After our speech analysis of the “mastercard rant video,” we received some comments. They ranged from “well done! I like what you are doing and you completely HAMMERED mastercard in your analysis” to the more hilarious and troll-like responses, which makes me laugh. Now it seems that another credit card company, American Express, is bringing out their CEO, Mr. Kenneth I Chennault to do some much needed damage control. This time, we do not have a video to work off with but we will use this article from the New York times. It seems that the people over at American Express did actually read my analysis, based on what is being quoted in the Times.
“There is a reason credit cards were invented… ability to defer payments.” If you frame it in time and space, then yes, credit cards have been a useful tool for those who can afford it. Let’s look at the cold hard facts for a moment. For most credit cards you need a bank account. Yes, you have pre-paid credit cards but even then you need to give identification and other personal information that is not stored safely at all. Academic research has shown us that only 45%-50% of the world’s population actually owns a bank account. I am unable to provide links to the actual academic research papers, since you have to be a member of the publishing sites, but here are some easy to access snippets of information.
Some people might argue that the credit cards and banking services are not very helpful in the more “poorer countries,” due to their lack of general economic infrastructure. However, if we take a closer look to the “less developed countries,” we see that mostly 75% or more of the world’s population have a cell phone or smartphone. This is great for Bitcoin and other digital currencies since they have mobile apps that users can utilise on their phones. This allows the users to be their own banks and transfer their funds to where or to whom they want.
So I think that yes credit cards have their uses, but Bitcoin and digital currencies are “growing and adapting to the ever changing landscape of technological innovations.” Credit cards are more a stagnant or seeing a little downward spiral.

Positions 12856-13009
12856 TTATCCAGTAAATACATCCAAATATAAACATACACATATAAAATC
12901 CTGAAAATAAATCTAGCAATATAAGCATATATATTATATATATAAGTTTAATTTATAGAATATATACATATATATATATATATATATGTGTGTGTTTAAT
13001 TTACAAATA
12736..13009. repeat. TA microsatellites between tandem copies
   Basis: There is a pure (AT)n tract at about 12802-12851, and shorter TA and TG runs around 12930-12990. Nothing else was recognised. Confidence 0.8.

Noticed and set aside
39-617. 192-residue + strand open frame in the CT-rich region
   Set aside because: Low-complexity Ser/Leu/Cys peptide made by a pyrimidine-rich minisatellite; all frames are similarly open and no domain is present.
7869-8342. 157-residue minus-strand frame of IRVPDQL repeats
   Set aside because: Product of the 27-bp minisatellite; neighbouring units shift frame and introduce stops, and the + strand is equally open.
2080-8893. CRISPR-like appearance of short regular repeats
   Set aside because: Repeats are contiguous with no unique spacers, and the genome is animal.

“There is room for a lot of players…though there are some concerns that I have with digital currencies like security for example.” This is the same old tune that is being played by the critics. I can understand where they are coming from. Way back when credit cards were first introduced, they were met with the same scepticism and mistrust that Bitcoin and digital currencies have today. It does feel gratifying to some to use the received criticisms from the past on your competitors.
Now, it is funny that he broaches the topic of security, just like his friends over at Mastercard. Let me first let me tell you that all the credit card companies In the world have had security issues. How many times in the past have we heard about “x amount of credit cards stolen by criminals?” Total security is a proverbial Utopian wet dream. Nothing, even banks, is 100% secure and safe. So is it a bit hypocritical to demand absolute security from Bitcoin and other digital currencies or digital currency-based companies, while credit cards and credit card data are being stolen by the hundreds of thousands every year.
Some people will probably say, “Serge, why not get one of those pre-paid credit cards if you want security,” Fair point, and in theory it could possibly be a very effective method. However we all know that theory and practise do not always mix.